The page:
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Health to the sex, ilk guid chiel says, Wi' merry dance in winter days,
An' we to share in common : The gust o’joy, the balm of woe, The saul o' life, the heav'n below,
Is rapture-giving woman. Ye surly sumphs, who hate the name
Be mindfu' o' your mither :
That slight the lovely dears ;
For you, no bred to barn and byre,
line : The marled plaid ye kindly spare, By me should gratefully be ware ;
'Twad please me to the nine. I'd be mair vauntie o' my hap,
Douce hingin' owre my curple,
An' plenty be your fa'
Ne'er at your hallan ca'.
This beautiful little poem is now given entire.-"Oh! that he, the prevailing Poet,” says Wilson, speaking of the aspirations of his youth, “could have seen this light breaking in upon the darkness that did too long and too deeply overshadow his living lot! Some glorious glimpses of it his prophetic soul did seem
-witness “The Vision,' or that somewhat humbler but yet high strain—in which, bethinking him of the undefined aspirations of his boyish genius that had bestirred itself in the darkness, as if the touch of an angel's hand were to awaken a sleeper in his cell-he said to himself :
• Even then a wish, I mind its power,
Shall strongly heave my breast,
Or sing a sang at least.' “ Such hopes were in him, in his bright and shining youth,' surrounded as it was with toil and trouble, that could not bend down the brow of Burns from its natural upright inclination to the sky: and such hopes, let us doubt it not, were with him in his dark and faded prime, when life's lamp burned low indeed, and he was willing at last, early as it was, to shut his eyes on this dearly beloved, but sorely distracting world.”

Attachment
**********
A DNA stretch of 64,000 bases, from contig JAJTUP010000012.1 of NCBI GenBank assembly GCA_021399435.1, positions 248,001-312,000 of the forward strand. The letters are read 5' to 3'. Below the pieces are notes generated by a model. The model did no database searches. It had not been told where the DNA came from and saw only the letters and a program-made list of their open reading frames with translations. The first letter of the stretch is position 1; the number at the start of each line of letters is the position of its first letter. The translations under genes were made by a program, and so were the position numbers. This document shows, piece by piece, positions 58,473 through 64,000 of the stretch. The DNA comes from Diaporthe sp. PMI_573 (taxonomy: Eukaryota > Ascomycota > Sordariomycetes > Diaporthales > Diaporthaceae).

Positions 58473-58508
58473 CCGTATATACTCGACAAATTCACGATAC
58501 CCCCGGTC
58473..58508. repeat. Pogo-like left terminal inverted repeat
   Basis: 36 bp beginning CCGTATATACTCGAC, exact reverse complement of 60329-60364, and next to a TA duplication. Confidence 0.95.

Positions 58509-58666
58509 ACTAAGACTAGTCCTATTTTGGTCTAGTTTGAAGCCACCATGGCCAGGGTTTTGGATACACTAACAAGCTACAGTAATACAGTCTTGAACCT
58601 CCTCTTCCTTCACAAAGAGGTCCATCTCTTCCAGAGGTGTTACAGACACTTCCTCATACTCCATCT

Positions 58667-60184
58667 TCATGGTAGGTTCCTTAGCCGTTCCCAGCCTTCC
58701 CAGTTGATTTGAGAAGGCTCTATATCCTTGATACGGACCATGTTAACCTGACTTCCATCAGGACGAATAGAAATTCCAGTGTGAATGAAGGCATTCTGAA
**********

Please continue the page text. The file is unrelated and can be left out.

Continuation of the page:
The lady to whom the Epistle is addressed, was a painter and poetess : her sketches with the pencil were very beautiful; of her skill in verse, the reader may judge from her letter to the bard :
“My cantie, witty, rhyming ploughman,
I hafflins doubt it is na' true, man,
Whaever heard the ploughman speak,
A' honest Scotsmen lo'e the maud."
EPISTLE TO WILLIAM CREECH.
WRITTEN AT SELKIRK.
Auld chuckie Reekie's * sair distrest,
Can yield ava,
O Willie was a witty wight,
An' trig an' braw :
The stiffest o' them a' he bow'd ;
That was a law :
Now gawkies, tawpies, gowks, and fools,
In glen or shaw;
The brethren o' the Commerce-Chaumer *
Amang them a';
Nae mair we see his levee door
In bloody raw !
Now worthy Gregory's latin face,
As Rome ne'er saw ;
• The Chamber of Commerce at Edinburgh, of which Creech was Secretary.
+ Many literary gentlemen were accustomed to meet at Mr. Creech's house at breakfast.